David G. Lloyd

David G. Lloyd received the B.Sc. degree in mechanical engineering from the University of New South Wales, Sydney, N.S.W., Australia, in 1984, where after working in the aeronautical industry for several years, he received the Ph.D. degree in biomechanical engineering in 1994. He then undertook a postdoctoral training in neurophysiology and computational biomechanics in the Sensory Motor Performance Program, Northwestern University, Chicago, IL, USA. He is currently a Professor of musculoskeletal research, at the Menzies Health Institute Queensland, Griffith University, Brisbane, Qld., Australia, with adjunct Professorial appointments at the University of Western Australia, Crawley, W.A., Australia, and the University of Delaware, Newark, DE, USA. He is an International Leader in EMG-informed neuromusculoskeletal modeling and using this to understand causes and treatments for musculoskeletal disease and injury. He has more than 160 journal papers and more than 220 refereed conference abstracts and papers. He is on the editorial board of the Journal of Biomechanics, the Journal of Applied Biomechanics, and the Journal of Science and Medicine in Sport, and was three times elected for a full 6 year term on the executive council of the International Society of Biomechanics.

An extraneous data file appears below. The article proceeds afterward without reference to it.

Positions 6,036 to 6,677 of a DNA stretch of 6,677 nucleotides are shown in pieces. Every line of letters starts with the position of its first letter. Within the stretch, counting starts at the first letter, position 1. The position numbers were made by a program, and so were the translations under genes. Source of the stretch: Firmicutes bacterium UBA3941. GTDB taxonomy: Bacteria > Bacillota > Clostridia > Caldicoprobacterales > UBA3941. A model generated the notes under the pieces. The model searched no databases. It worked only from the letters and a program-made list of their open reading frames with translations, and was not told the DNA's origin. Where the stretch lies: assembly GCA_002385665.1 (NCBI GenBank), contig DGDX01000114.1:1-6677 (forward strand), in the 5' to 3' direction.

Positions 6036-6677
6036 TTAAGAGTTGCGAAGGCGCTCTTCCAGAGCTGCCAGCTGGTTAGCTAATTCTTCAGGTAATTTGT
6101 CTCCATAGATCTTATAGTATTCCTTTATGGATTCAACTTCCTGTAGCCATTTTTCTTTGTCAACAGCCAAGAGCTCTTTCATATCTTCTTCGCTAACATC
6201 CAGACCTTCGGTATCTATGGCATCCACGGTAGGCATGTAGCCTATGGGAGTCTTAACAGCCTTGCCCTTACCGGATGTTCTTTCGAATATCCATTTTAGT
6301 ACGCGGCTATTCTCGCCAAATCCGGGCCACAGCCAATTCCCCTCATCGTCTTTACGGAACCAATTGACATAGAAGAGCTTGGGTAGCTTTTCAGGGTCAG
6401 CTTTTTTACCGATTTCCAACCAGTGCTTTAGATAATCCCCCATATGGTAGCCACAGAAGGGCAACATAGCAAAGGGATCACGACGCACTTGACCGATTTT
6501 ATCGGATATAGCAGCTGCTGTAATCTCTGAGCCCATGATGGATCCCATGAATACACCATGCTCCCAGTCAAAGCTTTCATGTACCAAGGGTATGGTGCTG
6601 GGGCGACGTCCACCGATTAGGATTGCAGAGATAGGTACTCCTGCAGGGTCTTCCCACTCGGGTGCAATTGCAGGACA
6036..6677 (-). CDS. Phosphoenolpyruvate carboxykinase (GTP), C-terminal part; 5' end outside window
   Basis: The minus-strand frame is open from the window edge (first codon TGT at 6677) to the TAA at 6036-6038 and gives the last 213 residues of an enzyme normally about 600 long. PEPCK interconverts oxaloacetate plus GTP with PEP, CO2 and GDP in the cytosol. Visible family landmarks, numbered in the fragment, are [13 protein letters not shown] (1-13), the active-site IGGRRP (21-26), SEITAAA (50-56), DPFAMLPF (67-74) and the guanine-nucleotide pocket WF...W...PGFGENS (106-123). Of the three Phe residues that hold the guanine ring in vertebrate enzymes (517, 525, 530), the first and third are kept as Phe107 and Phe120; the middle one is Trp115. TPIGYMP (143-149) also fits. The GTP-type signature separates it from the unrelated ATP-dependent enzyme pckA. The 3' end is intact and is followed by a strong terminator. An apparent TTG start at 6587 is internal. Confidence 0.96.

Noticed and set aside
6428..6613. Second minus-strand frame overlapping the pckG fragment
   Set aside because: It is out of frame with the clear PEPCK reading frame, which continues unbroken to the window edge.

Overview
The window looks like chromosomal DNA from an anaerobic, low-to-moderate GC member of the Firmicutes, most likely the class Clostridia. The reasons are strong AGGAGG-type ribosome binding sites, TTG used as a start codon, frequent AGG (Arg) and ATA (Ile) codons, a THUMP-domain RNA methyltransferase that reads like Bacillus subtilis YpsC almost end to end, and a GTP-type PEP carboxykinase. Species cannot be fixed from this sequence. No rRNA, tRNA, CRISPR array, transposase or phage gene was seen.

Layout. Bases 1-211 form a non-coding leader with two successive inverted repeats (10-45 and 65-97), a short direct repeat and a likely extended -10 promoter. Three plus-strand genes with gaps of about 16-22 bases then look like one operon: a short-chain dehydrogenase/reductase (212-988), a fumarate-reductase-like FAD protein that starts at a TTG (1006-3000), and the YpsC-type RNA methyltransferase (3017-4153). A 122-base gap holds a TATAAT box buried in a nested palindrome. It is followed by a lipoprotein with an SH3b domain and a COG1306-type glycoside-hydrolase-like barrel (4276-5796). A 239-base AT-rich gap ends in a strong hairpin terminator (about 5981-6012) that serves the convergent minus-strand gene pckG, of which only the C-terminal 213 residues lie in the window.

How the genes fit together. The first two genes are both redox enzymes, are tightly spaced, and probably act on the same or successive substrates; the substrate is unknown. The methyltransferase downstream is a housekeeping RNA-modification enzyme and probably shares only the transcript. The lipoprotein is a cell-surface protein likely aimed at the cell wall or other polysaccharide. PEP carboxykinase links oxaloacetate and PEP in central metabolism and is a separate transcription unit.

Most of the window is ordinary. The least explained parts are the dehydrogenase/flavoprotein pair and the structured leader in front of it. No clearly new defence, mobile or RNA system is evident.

Associated articles

TBME, Featured Articles
Neural Data-Driven Musculoskeletal Modeling for Personalized Neurorehabilitation Technologies
The development of personalized neurorehabilitation and augmentation technologies requires the profound understanding of the neuro-mechanical processes underlying an individual’s motor function, impairment, and recovery. A major challenge is the difficulty of accessing the in vivo neural activity underlying human movement... Read more
TBME, Featured Articles
Predicting Athlete Ground Reaction Forces and Moments From Spatio-temporal Driven CNN Models
Conventional methods to generate ground reaction forces and moments (GRF/M) required for traditional inverse dynamics estimation of athlete joint forces and loads are confined to biomechanics laboratories far removed from the sporting field of play. This has been an ongoing... Read more